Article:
Gatsby dream is pathetic
In F.Fitzgerald’s novel, The Great Gatsby, the main ideas revolve around the perishing of the American dream and the loss of social values. Having money and power and acquiring a high social status are the goals of the time. Gatsby’s dream is to obtain the love of the woman to whom he has been faithful for so many years, Daisy Buchanan. It is for her sake that Gatsby has made it into an upper class society of superficial relationships based on money and status. It is debatable whether or not his ‘dream’ is pathetic and squalid.
Pathetic bring to mind pity or sorrow, and squalid stand for dirty and repulsive as a result of neglect.
Gatsby’s dream is not pathetic because Fitzgerald is modern and romantic. He has a vision of this dream, which refers to the author’s imagination and therefore makes Gatsby’s desire to regain Daisy’s love.
Gatsby’s dream relies on hope. For him this dream brings a state of hope which gives a sense to Gatsby’s life. It is his goal in life, it affects all his decisions. For Gatsby’s dream brings him enough strength to live, and it is the only thing that keeps him alive. His dream is not squalid for he has a real passion for Daisy. We can see this in the book many times, when Daisy meets Gatsby in Nick’s house; he turns into ‘stone’.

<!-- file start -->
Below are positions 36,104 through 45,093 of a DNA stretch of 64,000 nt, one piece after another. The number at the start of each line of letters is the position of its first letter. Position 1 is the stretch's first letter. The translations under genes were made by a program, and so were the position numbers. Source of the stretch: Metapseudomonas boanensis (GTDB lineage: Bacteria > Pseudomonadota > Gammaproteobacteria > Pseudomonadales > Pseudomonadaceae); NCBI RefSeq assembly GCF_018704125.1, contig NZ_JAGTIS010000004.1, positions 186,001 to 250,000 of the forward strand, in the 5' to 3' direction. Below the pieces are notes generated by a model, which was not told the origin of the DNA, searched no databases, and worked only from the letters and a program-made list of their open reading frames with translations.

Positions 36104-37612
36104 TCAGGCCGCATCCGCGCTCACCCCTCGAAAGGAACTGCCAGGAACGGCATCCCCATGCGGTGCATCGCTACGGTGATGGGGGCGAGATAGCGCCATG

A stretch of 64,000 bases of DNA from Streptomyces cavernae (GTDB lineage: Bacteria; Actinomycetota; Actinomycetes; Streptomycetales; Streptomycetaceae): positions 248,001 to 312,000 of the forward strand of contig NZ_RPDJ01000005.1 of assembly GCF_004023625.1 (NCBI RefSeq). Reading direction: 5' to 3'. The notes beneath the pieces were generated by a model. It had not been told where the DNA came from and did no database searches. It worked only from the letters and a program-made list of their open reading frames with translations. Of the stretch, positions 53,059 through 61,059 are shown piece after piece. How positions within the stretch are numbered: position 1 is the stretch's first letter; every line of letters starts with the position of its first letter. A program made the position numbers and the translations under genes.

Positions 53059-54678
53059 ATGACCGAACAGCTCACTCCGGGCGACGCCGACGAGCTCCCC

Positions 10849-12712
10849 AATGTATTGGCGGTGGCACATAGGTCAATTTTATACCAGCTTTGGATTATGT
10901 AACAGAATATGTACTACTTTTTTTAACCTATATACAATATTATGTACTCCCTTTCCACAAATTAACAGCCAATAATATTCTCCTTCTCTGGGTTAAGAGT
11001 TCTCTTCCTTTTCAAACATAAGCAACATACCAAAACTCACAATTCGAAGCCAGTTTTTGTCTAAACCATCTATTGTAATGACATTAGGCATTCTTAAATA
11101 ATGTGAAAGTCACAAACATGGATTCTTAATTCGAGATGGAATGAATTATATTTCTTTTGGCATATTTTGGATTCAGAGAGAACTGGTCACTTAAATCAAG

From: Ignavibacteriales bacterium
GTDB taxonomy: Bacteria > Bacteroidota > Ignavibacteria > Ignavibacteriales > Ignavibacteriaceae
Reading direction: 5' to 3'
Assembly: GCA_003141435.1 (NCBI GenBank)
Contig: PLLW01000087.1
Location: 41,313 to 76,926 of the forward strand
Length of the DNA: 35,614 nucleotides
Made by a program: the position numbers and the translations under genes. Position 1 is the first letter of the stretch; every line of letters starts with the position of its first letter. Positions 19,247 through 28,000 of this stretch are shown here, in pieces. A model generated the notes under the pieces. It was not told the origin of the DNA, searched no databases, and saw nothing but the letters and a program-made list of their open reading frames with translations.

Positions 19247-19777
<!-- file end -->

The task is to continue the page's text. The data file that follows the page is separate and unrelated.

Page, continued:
On the other hand, Gatsby’s life relies on Daisy and her feelings for him. Yet, throughout the novel, Daisy doesn’t show much emotion towards Gatsby, and later, the reader discovers that the person Gatsby fell in love with is not the same person who lives ‘across the bay’ : she is not worthy of Gatsby’s’ love and sacrifices. The fact that she didn’t take the blame for Myrtle’s death later lead to Gatsby’s murder, which proves that Daisy Buchanan is a manipulative women who is never grateful.
Also, she is not present at Gatsby’s funeral as only Nick Caraway and his father were present.